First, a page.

Diabetes link to kidney cancer risk may be confined to women
medwireNews: Analysis of the Nurses’ Health Study and the Health Professionals Follow-up Study suggests that the purported link between type 2 diabetes and renal cell carcinoma (RCC) risk may exist only in women.
Alejandro Sanchez (Massachusetts General Hospital, Boston, USA) and study co-authors suggest this could represent a genuine gender difference in risk, noting that in the general population men have a higher RCC risk than women do.
The risk for RCC was elevated 1.53-fold among the 5265 women with diabetes compared with the 105,979 without, after accounting for factors including BMI, hypertension, smoking, and physical activity. By contrast, there was no difference in RCC risk between the 1594 men with and the 44,786 without diabetes.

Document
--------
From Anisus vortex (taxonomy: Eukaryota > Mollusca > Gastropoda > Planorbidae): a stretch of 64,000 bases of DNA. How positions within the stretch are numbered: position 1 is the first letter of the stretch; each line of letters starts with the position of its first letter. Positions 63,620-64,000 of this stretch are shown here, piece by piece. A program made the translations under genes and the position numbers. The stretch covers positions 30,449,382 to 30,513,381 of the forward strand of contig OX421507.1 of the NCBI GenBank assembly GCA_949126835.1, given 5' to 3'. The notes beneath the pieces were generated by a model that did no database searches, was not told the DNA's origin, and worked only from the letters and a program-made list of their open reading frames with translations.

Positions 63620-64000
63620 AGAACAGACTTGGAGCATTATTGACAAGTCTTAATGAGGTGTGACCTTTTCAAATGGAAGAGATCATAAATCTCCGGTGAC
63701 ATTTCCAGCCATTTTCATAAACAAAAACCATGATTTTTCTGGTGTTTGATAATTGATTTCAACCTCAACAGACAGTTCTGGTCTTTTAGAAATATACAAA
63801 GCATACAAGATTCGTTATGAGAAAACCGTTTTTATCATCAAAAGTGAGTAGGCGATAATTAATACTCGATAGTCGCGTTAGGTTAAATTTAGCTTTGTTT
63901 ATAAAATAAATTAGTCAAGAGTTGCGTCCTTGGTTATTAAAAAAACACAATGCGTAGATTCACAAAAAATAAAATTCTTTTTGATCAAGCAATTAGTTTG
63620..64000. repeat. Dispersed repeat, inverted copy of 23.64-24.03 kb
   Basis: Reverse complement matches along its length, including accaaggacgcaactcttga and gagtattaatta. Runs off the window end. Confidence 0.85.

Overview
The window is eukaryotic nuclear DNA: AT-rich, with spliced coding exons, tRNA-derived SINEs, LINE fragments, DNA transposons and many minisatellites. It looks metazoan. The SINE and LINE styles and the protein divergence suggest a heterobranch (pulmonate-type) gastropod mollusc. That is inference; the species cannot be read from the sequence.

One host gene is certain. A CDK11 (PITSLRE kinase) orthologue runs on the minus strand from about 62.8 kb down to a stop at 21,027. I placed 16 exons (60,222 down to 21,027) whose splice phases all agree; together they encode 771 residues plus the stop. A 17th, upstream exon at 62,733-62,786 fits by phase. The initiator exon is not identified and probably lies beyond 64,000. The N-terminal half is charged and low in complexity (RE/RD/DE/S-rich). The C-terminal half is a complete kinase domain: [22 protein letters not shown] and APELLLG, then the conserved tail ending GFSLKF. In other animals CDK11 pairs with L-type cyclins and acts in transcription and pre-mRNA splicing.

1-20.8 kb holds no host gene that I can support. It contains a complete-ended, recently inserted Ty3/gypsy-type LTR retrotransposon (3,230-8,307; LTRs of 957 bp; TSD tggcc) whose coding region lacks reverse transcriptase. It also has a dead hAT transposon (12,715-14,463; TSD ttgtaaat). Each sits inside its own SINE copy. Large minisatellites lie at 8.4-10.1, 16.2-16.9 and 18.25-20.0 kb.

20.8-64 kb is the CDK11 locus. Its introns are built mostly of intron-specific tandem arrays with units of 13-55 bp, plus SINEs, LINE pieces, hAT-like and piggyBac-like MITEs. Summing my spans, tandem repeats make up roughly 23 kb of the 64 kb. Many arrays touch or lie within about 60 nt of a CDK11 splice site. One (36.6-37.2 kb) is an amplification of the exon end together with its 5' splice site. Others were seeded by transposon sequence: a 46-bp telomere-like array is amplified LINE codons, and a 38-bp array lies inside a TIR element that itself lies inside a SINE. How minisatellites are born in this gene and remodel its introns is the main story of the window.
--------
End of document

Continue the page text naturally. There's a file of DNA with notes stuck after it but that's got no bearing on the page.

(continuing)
Among women, the elevated RCC risk was confined to those with diabetes of less than 5 years’ duration. The researchers say this could represent detection bias, with cancers uncovered during a period of increased healthcare contact, or an effect of hyperinsulinemia early in the course of type 2 diabetes.
“However, it is unclear why these proposed mechanisms would play a role in women but not in men with diabetes,” they write in Diabetes Care.
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